Life is everywhere

Japanese rhinoceros beetle

I saw this guy by the side of one of the shrine's paths. He's about three inches long.

Tsubaki Grand Shrine is located at the foot of the mountains in a forest. There’s a stream running through with two waterfalls. The fields below the shrine are famous for the green tea that grows there.

Life is everywhere here.

The creepy-crawly kind seems particularly prevalent. There are many species of large flies, wasps, moths, and I seem to be popular with all of them. There are mosquitoes, too, though I haven’t been bothered too much by them. Earlier this week, I saw what I’m pretty sure is a Japanese Rhinoceros Beetle. It was about three inches long, dark brown, and has a very prominent horn from which it gets its name.

But there’s more than that. There are the sounds of birds in the trees. This place is alive. That’s why the shrine is here, where the earth meets the sky. It’s a special place. I was told that the shrine is the place where we are, not the buildings or any manmade thing. Most of the buildings here are only a few decades old, though they replaced much older structures. It’s the place that matters.

Waterfall at Tsubaki

One of the two waterfalls at Tsubaki Grand Shrine.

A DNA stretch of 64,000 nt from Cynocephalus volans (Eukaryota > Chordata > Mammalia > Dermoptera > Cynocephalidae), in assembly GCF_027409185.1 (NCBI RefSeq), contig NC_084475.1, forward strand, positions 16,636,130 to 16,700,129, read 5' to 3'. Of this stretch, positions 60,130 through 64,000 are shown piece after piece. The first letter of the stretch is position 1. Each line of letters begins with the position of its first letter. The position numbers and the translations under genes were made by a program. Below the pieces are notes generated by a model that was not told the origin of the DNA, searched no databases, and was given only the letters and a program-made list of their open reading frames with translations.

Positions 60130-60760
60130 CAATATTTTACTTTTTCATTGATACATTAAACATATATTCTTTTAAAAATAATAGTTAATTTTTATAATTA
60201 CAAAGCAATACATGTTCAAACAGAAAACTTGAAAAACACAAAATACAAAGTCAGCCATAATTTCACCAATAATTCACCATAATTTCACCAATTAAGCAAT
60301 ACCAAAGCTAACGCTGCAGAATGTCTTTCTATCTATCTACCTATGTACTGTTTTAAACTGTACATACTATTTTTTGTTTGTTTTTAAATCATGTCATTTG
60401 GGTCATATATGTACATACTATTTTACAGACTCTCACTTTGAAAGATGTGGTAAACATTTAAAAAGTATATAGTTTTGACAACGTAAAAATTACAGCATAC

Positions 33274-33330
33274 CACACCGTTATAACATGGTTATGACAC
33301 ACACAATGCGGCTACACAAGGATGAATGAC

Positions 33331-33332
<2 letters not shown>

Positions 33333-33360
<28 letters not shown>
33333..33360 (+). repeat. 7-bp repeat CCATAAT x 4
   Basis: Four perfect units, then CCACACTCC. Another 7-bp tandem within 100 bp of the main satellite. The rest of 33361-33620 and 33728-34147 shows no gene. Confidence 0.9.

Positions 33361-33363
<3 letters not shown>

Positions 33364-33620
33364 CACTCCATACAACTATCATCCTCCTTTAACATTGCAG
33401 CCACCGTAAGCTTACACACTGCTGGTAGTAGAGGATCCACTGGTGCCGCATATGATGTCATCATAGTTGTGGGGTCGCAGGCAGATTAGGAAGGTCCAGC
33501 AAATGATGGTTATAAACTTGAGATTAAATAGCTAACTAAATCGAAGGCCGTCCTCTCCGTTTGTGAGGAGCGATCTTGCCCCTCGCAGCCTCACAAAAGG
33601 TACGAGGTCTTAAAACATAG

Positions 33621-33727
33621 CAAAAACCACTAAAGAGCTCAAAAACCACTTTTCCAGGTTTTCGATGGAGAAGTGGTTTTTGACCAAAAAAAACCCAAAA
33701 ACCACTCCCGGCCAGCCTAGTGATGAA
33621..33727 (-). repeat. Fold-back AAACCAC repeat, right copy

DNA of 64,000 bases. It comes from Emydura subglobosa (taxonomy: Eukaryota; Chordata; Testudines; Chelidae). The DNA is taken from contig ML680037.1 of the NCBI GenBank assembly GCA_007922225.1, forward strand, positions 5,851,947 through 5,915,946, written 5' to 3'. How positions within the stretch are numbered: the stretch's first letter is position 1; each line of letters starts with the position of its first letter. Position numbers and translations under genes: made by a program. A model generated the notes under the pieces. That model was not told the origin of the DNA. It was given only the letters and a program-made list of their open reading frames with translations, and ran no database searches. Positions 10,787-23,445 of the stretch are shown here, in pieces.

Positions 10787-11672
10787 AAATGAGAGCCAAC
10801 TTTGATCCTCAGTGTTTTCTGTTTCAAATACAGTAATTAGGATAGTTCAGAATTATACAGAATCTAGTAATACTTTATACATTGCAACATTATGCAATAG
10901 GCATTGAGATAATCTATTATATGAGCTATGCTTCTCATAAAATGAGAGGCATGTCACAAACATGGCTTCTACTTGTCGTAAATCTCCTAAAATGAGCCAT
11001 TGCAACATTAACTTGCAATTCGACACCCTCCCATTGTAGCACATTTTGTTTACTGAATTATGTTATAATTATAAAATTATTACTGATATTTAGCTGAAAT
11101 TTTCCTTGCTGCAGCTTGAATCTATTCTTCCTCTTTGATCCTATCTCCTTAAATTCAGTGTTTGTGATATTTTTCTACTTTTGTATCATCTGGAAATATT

And there’s the water. Every time I come around the corner from the archery field towards the shrine of Ame-no-Uzume-no-mikoto, who is the wife of the shrine’s main kami, I hear a rumbling. It sounds like a rainshower is starting, which does happen here about three times a day. But it’s actually the sound of the waterfall. The water here is alive. It runs through the stream and the stone gutters, clear and fast and loud.

The trees are amazing, too. The cedars (I think that’s what they are – one of the priests said I was right when I asked him that) are huge. The largest ones are well over a hundred feet tall and probably more than 10 feet around. They are several hundred years old, the priests tell me. The other trees are beautiful too: camellias (Tsubaki means camellia in Japanese), the maples which turn bright red in autumn, the sakaki, an evergreen native to Japan whose branches are used in ceremonies.

This place is very alive, something that’s obvious even when you’re inside. The shrine buildings are mostly open to the outside, which is a little uncomfortable with the hot, humid weather (and I imagine winter isn’t much fun, either). But it does remind you constantly that this is a living place.

Tsubaki's trees

The trees are huge here, some of them rising more than 100 feet.

Life is everywhere. That’s one thing I’ll take away from this place.


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